Canadian driver Paul Tracy pulls out of the pits during the morning session at the Molson Indy in Vancouver, B.C., Saturday, July 26, 2003 (CP/Richard Lam)

Canadian driver Paul Tracy pulls out of the pits during the morning session at the Molson Indy in Vancouver, B.C., Saturday, July 26, 2003 (CP/Richard Lam)

Vancouver is considering hosting a Formula E race using electric cars

The race would be part of a three-day event focused on climate and sustainability

To take a stand against climate change, two Vancouver councillors are proposing the city hold a zero-emission Formula E car race next July.

The battery-electric race would be part of a business conference focused on climate and sustainability, hosted by a private Canadian promoter of the Formula E World Championship, OSS Group.

“It would generate significant economic benefit to the city and support recovery of the gutted tourism sector,” according to a joint motion filed by Sarah Kirby-Yung and Michael Wiebe.

“The sector has been decimated by the pandemic with jobs lost and businesses shuttered.”

If approved, the event is projected to generate 3,000 jobs and $80 million in revenue.

The conference would also see music concerts and a race grace the False Creek area – for which tourism representatives including those at BC Place, Rogers Arena and Science World have already pledged support.

READ MORE: Array of COVID-safe ‘dance bubbles’ installed downtown Vancouver (VIDEO)

The consideration comes nearly two decades after Vancouver saw its last Molson Indy held on the same very same grounds.

Much like the annual Champ Car race, viewing grandstands with a capacity for tens of thousands of people would be erected along the circuit.

OSS Group would cover the costs of hosting the event, as well as any traffic or management costs incurred by the city as a result.

As a footprint left behind from the event, the organizing group will install electric vehicle charging stations for the public and provide access as well as transportation for at-risk youth to attend.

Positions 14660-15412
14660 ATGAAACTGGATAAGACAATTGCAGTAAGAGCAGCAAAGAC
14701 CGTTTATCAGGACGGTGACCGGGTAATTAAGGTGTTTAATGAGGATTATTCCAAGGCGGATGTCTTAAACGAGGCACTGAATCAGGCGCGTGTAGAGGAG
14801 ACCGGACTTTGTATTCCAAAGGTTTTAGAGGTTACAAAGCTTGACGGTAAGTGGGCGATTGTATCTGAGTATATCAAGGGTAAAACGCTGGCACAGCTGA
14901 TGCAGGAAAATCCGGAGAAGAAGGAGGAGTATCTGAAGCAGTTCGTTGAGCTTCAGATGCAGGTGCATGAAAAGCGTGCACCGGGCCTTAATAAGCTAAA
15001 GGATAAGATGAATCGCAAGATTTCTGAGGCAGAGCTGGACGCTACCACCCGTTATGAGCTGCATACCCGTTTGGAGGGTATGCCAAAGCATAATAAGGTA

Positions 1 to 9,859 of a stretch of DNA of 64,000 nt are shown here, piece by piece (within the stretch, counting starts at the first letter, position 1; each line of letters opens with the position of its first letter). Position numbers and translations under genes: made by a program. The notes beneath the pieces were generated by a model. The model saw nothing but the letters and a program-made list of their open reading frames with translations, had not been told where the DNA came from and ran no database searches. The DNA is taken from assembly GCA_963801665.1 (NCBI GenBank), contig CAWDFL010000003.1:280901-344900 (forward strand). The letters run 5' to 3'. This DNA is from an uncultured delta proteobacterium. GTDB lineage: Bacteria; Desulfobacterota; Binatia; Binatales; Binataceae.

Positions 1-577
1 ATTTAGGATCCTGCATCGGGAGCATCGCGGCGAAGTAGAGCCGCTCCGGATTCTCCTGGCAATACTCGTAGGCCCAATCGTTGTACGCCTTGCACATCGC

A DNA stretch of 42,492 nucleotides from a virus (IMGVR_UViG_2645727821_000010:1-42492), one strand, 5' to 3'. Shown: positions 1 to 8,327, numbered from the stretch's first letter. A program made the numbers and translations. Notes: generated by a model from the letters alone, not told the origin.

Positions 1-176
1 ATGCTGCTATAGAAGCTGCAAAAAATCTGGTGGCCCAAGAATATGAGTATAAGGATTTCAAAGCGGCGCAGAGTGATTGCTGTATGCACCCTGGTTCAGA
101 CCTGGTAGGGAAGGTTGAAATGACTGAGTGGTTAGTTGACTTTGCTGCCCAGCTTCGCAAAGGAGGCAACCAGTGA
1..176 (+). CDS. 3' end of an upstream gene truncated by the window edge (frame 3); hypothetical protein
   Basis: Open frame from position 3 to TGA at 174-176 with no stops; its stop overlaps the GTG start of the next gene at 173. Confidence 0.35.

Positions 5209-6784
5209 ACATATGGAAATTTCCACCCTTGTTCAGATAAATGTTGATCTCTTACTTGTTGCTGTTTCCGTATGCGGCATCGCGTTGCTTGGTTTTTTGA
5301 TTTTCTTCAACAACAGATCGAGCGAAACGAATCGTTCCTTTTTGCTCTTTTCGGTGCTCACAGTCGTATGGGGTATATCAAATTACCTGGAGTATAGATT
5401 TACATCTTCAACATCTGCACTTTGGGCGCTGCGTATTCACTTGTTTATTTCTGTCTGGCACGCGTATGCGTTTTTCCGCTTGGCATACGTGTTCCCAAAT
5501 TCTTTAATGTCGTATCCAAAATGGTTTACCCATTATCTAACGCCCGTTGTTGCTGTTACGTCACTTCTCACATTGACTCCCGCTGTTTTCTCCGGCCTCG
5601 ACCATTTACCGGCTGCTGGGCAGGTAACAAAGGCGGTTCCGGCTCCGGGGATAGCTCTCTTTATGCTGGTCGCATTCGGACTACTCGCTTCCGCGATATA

The motion is to be deliberated by Vancouver’s mayor and the rest of council Wednesday (April 27).

READ MORE: Dreamlike ‘Imagine Van Gogh’ art show lights up a Vancouver venue this spring/summer



sarah.grochowski@bpdigital.ca

Like us on Facebook and follow us on Twitter.

Want to support local journalism? Make a donation here.

auto racingEventsVancouver

 

The start/finish line at the Molson Indy in Vancouver on August 31, 2000. (CP/Kevin Frayer)

The start/finish line at the Molson Indy in Vancouver on August 31, 2000. (CP/Kevin Frayer)

Just Posted

Comox Valley medical clinics are all open, including the availability to book face-to-face care (i.e. for a physical examination) as per your clinic’s protocol (most clinics operate a “virtual care first” policy). ADOBE STOCK IMAGE
Northern Health launches virtual primary care clinic

Northerners without a family physician or nurse practitioner will now have access to primary care

Demonstrators lined Hwy 16 May 5 to mark the National Day of Awareness for Missing and Murdered Indigenous Women and Girls. (Deb Meissner photo)
VIDEO: Smithers gathering marks Red Dress Day honouring missing and murdered Indigenous women and girls

Approximately 70 people lined Hwy 16, drumming, singing and holding up placards

“Skeena,” by John Hudson and Paul Hanslow is one of five fonts in the running to become the default for Microsoft systems and Office programs. (Black Press Media File Photo)